(Citation: Barusch, Amanda S. (2011) ‘Causality Conundrums and Advice to Authors’, Journal of Gerontological Social Work, 54: 2, 135 — 137.)
Truth has become elusive in this post-modern era, which calls into question each of our many ways of knowing. In the traditional research paradigm we approach truth through the process of elimination. As null hypotheses are rejected time after time we begin to consider the possibility that an affirmative causal explanation might be in order. Unfortunately, many researchers leap without question or pause from rejecting a single null hypothesis to embracing the explanation of the moment. Qualitative researchers are not immune, given their tendency to imply that truths (sometimes called “themes”) magically “emerge” from data. In the dawn of a new decade, let’s resolve to adopt a more circumspect approach to causality. Let’s circle our explanations a few times before we decide to lie down with them.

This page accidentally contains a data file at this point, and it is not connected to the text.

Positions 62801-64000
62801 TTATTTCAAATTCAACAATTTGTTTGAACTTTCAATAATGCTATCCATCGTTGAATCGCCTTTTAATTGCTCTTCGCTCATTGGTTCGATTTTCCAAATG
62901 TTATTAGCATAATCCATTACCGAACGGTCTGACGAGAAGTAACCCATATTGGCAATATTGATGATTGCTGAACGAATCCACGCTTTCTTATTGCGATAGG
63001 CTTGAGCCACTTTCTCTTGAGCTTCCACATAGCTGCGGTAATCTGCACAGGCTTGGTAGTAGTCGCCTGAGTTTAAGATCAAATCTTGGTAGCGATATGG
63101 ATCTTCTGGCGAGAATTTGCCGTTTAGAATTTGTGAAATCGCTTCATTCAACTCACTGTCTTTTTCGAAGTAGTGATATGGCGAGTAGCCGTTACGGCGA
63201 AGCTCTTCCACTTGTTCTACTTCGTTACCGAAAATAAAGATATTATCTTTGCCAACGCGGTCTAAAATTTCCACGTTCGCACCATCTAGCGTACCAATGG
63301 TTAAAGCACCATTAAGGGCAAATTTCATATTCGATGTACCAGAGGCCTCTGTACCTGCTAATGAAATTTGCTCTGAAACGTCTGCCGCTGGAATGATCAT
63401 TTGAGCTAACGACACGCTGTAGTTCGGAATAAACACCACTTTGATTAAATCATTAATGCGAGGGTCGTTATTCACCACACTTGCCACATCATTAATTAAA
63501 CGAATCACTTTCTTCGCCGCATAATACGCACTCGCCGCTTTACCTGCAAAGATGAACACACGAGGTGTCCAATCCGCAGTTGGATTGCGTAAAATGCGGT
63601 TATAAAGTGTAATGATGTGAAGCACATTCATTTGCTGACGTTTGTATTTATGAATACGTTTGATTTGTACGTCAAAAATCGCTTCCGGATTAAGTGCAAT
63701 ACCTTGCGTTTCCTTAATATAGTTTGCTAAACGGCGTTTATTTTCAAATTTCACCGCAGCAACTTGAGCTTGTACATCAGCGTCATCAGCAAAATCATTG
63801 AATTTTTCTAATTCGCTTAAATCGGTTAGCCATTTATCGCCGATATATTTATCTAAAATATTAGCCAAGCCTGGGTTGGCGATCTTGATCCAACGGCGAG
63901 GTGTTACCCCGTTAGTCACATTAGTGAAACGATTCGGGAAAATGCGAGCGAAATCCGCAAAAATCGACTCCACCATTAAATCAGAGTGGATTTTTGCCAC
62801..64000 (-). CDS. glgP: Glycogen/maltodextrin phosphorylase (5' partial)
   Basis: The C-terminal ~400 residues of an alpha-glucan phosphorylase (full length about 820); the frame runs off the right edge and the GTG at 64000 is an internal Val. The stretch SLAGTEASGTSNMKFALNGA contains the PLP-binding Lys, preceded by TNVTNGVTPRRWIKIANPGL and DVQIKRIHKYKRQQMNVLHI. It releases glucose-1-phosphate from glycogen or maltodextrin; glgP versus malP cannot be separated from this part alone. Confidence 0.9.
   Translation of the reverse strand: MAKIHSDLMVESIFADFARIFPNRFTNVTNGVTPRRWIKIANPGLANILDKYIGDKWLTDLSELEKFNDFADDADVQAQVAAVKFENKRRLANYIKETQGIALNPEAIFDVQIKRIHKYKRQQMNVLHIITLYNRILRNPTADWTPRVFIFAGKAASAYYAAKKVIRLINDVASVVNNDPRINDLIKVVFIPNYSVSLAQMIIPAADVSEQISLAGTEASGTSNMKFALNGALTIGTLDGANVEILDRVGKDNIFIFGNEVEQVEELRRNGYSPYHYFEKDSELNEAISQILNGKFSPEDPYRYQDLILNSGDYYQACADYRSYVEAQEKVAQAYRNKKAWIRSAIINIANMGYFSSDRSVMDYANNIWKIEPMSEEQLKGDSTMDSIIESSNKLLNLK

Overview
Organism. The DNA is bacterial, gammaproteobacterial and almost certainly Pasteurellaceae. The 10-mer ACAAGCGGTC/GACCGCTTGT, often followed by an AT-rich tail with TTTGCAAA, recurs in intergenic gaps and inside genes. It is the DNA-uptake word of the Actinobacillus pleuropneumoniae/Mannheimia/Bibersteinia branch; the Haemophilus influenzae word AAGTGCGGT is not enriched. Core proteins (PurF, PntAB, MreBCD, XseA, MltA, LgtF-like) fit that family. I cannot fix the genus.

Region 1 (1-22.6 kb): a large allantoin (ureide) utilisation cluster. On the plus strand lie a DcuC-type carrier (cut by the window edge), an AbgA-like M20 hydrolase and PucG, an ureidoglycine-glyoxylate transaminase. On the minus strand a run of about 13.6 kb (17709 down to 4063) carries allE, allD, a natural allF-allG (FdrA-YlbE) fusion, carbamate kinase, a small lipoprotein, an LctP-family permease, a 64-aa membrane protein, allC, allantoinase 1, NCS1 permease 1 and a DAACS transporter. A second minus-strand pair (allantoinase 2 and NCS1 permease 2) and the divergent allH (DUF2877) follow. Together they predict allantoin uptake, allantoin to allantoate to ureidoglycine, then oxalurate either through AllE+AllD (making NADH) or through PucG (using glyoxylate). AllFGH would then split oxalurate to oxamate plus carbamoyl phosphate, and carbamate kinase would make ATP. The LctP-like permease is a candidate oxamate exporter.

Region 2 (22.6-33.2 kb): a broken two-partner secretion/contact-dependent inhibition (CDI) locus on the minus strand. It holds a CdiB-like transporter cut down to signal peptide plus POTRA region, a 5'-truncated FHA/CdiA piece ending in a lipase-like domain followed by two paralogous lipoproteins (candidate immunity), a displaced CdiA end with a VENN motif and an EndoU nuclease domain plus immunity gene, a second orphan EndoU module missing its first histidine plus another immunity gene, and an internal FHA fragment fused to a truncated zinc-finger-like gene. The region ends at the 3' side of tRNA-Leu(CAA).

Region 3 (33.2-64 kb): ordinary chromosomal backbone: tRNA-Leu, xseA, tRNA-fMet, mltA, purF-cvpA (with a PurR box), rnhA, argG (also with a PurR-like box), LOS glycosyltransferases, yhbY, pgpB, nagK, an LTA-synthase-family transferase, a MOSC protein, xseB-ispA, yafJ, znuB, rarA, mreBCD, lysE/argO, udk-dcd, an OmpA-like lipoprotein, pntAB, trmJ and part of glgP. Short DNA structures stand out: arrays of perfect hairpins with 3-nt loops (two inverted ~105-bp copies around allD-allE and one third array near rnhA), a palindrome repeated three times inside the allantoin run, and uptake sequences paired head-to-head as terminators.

This might be going against our natures. Human beings are meaning-making machines. We can find patterns and explanations even before we learn to talk about them (Gilovich, 1993). Consequently, we have become very good at predicting the weather (Ring, 2000). My favorite weather woman can tell me when a blizzard is going to reach my home. She’s right, nearly all the time. But, prediction is not explanation. She can describe the flow of air masses around the globe; but she can’t say whether this blizzard was caused by global warming or a butterfly’s wing. She can tell me that I’m going to have to shovel snow tomorrow morning, but she can’t tell me why.
This may be the essence of the causality conundrum. Our powers of observation and pattern recognition are exceptionally well-developed, and we insist on applying them, not to prediction, but to the vastly more elusive task of explanation. Read more . . .